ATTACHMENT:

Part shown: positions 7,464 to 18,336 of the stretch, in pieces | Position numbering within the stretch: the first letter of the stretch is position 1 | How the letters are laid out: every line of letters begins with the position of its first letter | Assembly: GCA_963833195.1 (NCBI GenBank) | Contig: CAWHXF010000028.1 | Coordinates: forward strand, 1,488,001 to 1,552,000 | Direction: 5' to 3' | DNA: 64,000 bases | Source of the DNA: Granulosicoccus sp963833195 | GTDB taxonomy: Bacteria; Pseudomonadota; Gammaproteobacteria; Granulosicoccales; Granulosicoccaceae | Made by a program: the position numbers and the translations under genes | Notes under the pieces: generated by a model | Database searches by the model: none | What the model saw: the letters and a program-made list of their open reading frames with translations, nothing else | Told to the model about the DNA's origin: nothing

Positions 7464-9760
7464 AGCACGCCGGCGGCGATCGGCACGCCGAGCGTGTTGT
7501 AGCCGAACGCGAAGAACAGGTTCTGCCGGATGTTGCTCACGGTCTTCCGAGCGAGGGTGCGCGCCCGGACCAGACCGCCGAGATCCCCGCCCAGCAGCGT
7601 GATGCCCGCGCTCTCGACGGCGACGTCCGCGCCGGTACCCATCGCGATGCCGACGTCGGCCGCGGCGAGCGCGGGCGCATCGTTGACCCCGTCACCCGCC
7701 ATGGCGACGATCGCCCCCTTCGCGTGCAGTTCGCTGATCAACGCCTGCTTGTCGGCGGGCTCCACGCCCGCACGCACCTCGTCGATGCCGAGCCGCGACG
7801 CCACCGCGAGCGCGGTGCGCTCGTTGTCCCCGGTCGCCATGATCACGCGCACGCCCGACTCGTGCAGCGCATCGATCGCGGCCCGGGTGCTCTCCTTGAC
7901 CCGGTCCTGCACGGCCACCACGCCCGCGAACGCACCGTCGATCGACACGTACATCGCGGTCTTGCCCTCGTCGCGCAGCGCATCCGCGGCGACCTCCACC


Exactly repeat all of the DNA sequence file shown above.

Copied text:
Part shown: positions 7,464 to 18,336 of the stretch, in pieces | Position numbering within the stretch: the first letter of the stretch is position 1 | How the letters are laid out: every line of letters begins with the position of its first letter | Assembly: GCA_963833195.1 (NCBI GenBank) | Contig: CAWHXF010000028.1 | Coordinates: forward strand, 1,488,001 to 1,552,000 | Direction: 5' to 3' | DNA: 64,000 bases | Source of the DNA: Granulosicoccus sp963833195 | GTDB taxonomy: Bacteria; Pseudomonadota; Gammaproteobacteria; Granulosicoccales; Granulosicoccaceae | Made by a program: the position numbers and the translations under genes | Notes under the pieces: generated by a model | Database searches by the model: none | What the model saw: the letters and a program-made list of their open reading frames with translations, nothing else | Told to the model about the DNA's origin: nothing

Positions 7464-9760
7464 AGCACGCCGGCGGCGATCGGCACGCCGAGCGTGTTGT
7501 AGCCGAACGCGAAGAACAGGTTCTGCCGGATGTTGCTCACGGTCTTCCGAGCGAGGGTGCGCGCCCGGACCAGACCGCCGAGATCCCCGCCCAGCAGCGT
7601 GATGCCCGCGCTCTCGACGGCGACGTCCGCGCCGGTACCCATCGCGATGCCGACGTCGGCCGCGGCGAGCGCGGGCGCATCGTTGACCCCGTCACCCGCC
7701 ATGGCGACGATCGCCCCCTTCGCGTGCAGTTCGCTGATCAACGCCTGCTTGTCGGCGGGCTCCACGCCCGCACGCACCTCGTCGATGCCGAGCCGCGACG
7801 CCACCGCGAGCGCGGTGCGCTCGTTGTCCCCGGTCGCCATGATCACGCGCACGCCCGACTCGTGCAGCGCATCGATCGCGGCCCGGGTGCTCTCCTTGAC
7901 CCGGTCCTGCACGGCCACCACGCCCGCGAACGCACCGTCGATCGACACGTACATCGCGGTCTTGCCCTCGTCGCGCAGCGCATCCGCGGCGACCTCCACC